Want to be a successful YouTuber? Better bow down to diversity and inclusion demands and stop with your “unconscious bias.” YouTube released a video blog “Create Inclusive Videos to Reach More Viewers” via its YouTube Creators channel back in November proposing that if creators wish to be viable and successful on the platform, they need to pay up with some inclusion and diversity. The host and YouTube partner, Dr. Knatokie Ford, introduced herself as the Founder and CEO of Fly Sci Enterprise -- “an education and media consulting firm focused on leveraging the power of storytelling to promote social change.”
The liberal media is sitting up and taking notice of what conservatives are doing -- and they aren’t happy about it. The New York Times published a write-up about PragerU, a conservative video site founded by Dennis Prager, on Jan. 4, 2020.
One of the top YouTube creators, PewDiePie, warned that the site is under threat — from the very people who run it. PewDiePie addressed questions from his fans in a Dec 28 video and questioned the future of the entire platform and its relationship with its creators. “It’s not impossible but it doesn’t seem that likely that YouTube is just gonna be the top website forever” he mused. He later that the platform has alienated its creators with “anti-YouTuber” decisions that “it’s gonna take them a lot to come back to a better point with the community.”
LGBTQ Privilege? YouTube CEO Susan Wojcicki said the company consults with the LBGTQ community to make sure they don’t feel they are being censored. Wouldn’t it be nice if conservatives had such a seemingly favored group? Wojcicki spoke to Eugene Lee Yang of “The Try Guys” on Dec. 16 regarding YouTube’s harassment policy update and apparent efforts to appease the LGBTQ creator community’s concerns. “Every single time we make a change,” she emphasized, one of the factors measured is “the impact on a set of LGBTQ creator videos.”
Some content creators are concerned about the direction platforms are taking after recent policy change announcements. Will free speech be allowed on social media? YouTube’s Vice President and Global Head of Trust & Safety Matt Halprin released a blog on Wednesday, Dec. 11, titled “An update to our harassment policy.” Halprin proclaimed in the blog that YouTube would be taking a harder stance on “malicious insults,” “veiled threats” via simulated violence and “hate speech.”
As the hashtag “#youtubeisoverparty” trended following a YouTube policy update, Steven Crowder warned viewers and fellow creators their days on the platform may be numbered. Yesterday, YouTube’s Vice President and Global Head of Trust & Safety Matt Halprin released a policy update titled “An update to our harassment policy,” which YouTube explained will allow it to crack down on “harassment” -- all under the guise of protecting its users.
The video sharing platform and sister organization to Google may be cracking down on free speech -- this time under the guise of protecting users from “harassment.” YouTube’s Vice President and Global Head of Trust & Safety Matt Halprin released a blog on Wednesday, Dec. 11, titled “An update to our harassment policy.” As of today, YouTube’s blog announced “a series of policy and product changes that update how we tackle harassment on YouTube” from both creators and commenters. Free speech advocates may be rightly concerned with slippery terms such as “malicious insults,” “veiled threats” via simulated violence and, of course, “hate speech.”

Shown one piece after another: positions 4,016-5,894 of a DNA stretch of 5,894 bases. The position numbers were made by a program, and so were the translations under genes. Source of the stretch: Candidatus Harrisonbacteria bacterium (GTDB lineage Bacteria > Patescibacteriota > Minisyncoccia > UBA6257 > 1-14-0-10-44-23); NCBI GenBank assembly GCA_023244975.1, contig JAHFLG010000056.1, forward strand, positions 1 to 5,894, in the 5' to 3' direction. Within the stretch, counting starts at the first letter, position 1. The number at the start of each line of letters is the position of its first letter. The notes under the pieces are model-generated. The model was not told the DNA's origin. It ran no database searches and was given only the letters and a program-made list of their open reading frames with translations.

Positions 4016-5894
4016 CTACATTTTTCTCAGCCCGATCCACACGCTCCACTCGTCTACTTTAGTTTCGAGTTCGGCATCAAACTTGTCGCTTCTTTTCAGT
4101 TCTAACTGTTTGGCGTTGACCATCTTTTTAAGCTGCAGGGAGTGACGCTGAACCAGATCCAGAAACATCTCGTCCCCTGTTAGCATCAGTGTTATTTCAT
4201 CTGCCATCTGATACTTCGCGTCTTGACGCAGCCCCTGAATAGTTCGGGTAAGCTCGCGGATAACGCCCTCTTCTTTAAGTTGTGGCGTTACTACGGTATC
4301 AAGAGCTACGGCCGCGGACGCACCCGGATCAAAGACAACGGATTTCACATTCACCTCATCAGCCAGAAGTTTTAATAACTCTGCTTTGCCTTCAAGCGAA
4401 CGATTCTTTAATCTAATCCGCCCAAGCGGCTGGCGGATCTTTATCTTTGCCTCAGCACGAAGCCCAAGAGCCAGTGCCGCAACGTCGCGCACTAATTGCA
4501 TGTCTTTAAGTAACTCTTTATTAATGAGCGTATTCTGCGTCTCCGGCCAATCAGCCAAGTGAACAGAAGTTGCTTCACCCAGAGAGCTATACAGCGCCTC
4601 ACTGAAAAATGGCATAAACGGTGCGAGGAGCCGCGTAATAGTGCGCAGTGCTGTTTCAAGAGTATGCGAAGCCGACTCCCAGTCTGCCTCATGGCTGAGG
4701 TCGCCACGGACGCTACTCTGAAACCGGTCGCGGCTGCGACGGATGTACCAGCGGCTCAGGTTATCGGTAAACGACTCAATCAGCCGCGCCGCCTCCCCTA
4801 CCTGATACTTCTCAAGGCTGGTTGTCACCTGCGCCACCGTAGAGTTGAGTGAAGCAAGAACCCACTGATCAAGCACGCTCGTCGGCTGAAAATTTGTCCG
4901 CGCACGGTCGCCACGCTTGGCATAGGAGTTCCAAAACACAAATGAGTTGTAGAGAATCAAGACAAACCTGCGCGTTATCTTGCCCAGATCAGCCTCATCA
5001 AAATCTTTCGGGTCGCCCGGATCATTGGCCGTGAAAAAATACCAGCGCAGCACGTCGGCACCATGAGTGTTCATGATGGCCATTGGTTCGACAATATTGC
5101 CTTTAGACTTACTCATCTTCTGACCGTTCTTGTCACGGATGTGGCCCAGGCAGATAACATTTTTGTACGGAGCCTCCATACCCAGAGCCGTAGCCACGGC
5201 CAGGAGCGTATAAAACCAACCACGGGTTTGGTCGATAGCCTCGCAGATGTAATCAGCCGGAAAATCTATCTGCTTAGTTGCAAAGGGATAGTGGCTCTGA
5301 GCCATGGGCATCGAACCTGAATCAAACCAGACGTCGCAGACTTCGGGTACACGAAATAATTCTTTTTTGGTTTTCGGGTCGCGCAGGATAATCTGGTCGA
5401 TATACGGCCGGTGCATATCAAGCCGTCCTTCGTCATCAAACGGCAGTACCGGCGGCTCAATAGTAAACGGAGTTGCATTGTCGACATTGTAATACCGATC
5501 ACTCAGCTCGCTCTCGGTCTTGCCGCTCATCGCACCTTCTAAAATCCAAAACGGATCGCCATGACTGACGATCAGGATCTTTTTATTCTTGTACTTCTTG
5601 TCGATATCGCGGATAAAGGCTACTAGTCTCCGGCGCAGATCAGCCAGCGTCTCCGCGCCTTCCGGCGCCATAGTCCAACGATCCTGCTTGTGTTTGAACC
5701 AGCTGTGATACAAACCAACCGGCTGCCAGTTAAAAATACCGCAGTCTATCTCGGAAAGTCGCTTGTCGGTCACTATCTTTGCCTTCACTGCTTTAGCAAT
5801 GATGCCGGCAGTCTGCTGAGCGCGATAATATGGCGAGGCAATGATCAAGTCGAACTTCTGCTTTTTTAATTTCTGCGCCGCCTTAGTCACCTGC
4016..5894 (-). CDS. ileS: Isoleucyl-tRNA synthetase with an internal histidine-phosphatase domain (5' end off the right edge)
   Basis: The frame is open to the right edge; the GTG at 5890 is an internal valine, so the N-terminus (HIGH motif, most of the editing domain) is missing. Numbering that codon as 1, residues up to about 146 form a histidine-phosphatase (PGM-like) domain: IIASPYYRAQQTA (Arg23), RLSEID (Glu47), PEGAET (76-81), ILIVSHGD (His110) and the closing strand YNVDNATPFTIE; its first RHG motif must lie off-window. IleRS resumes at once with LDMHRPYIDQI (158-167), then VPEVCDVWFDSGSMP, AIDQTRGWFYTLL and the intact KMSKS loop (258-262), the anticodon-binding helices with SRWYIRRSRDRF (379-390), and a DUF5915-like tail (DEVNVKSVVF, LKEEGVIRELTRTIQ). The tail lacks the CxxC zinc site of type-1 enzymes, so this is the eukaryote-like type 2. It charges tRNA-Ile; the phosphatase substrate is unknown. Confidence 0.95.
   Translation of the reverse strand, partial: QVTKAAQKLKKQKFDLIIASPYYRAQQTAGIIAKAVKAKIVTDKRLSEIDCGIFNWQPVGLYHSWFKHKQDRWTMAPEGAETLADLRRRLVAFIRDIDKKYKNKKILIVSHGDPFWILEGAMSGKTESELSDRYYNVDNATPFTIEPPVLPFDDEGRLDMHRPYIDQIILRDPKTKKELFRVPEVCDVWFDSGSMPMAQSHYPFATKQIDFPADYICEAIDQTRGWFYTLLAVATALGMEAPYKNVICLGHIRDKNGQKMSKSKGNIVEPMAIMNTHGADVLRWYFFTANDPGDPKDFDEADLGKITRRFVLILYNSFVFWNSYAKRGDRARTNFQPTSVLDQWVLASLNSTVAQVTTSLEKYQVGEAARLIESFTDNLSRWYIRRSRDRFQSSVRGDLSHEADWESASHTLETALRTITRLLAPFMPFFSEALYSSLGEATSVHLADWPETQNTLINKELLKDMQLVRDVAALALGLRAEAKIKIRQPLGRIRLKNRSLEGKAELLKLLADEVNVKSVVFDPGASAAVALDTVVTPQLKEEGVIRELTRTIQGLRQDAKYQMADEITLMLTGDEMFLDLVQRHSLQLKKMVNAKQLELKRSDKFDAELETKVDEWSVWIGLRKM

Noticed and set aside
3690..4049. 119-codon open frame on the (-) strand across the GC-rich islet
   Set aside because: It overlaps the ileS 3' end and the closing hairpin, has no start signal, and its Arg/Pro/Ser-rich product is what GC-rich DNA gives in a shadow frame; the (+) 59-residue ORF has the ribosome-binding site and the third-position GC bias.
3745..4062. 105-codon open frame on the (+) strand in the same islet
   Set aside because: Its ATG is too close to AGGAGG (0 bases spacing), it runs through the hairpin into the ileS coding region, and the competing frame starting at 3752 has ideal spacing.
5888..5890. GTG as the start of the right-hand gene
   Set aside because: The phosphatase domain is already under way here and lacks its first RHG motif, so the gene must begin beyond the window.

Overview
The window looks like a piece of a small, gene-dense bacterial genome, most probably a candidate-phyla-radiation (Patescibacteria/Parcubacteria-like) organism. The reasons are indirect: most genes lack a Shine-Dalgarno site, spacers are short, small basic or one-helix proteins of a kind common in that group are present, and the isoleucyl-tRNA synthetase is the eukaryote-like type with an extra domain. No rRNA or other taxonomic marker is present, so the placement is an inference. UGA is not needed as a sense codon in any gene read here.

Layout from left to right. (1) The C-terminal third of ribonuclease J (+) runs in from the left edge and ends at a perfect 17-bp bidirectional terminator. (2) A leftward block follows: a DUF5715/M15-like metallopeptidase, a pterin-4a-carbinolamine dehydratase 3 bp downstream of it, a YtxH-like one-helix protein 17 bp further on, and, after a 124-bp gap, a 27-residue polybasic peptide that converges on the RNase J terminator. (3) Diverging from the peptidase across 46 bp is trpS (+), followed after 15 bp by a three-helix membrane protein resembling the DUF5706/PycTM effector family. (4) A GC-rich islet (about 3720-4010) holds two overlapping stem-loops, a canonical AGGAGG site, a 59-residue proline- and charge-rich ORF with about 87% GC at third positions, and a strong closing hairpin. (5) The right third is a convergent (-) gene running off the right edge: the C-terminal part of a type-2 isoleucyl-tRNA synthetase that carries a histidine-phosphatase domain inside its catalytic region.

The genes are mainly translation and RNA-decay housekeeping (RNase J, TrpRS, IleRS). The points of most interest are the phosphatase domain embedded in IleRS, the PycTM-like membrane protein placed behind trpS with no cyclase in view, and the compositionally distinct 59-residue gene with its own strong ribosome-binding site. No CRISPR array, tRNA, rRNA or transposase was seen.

Dave Rubin has launched two platforms on the same day, which he believes could solve the free speech and censorship problem online. In a Dec. 4 livestream, the host of the Rubin Report Dave Rubin described two platforms he created, Locals.com and the Rubin Report app, which have gone public today. Rubin said that he created the platforms to help solve the “massive problems with Big Tech” that we all know exist, including things like deplatforming, algorithmic suppression and shadow banning. Locals.com, he said, will be where creators, as long as they are not engaging in illegal activity, will be able to establish online communities and be fundraised by their fans. “You’re going to set your rules, whatever rules you want for your community,” he said.
YouTube defines itself as an “open video platform,” where videos that don’t break the rules are free to flourish. But a new blog from the company contradicts its own statement. “The Fours Rs of Responsibility, Part 2” detailed the 30 changes YouTube made to its algorithms in the last year in order to promote what it labelled “authoritative news” and to demote “borderline content.”
The other day, YouTube CEO Susan Wojcicki subjected herself to a hard-hitting interview with Lesley Stahl on CBS's 60 Minutes. Stahl lectured her for allowing “harmful” or “hurtful” speech to be posted on her platform, without any fact-checking. Welcome to the latest demonstration of the traditional “news” media mercilessly pounding away at social media for having the audacity to allow dissenting information that undermines their expert narratives and authority.
YouTube took down more than 300 ads from President Donald Trump’s election campaign in what is only the latest example of the company fighting with the right. CBS News reportedly “found that over 300 video ads were taken down by Google and YouTube, mostly over the summer, for violating company policy. But the archive doesn't detail what policy was violated.”
“60 Minutes” correspondent Lesley Stahl visited YouTube headquarters in San Bruno, California to have a scorching interview with YouTube CEO Susan Wojcicki over free speech controversies online. Stahl opened the episode by saying that the internet’s biggest video platform has “come under increasing scrutiny, accused of propagating white supremacy, peddling conspiracy theories, and profiting from it all,” setting the tone for an intense interview.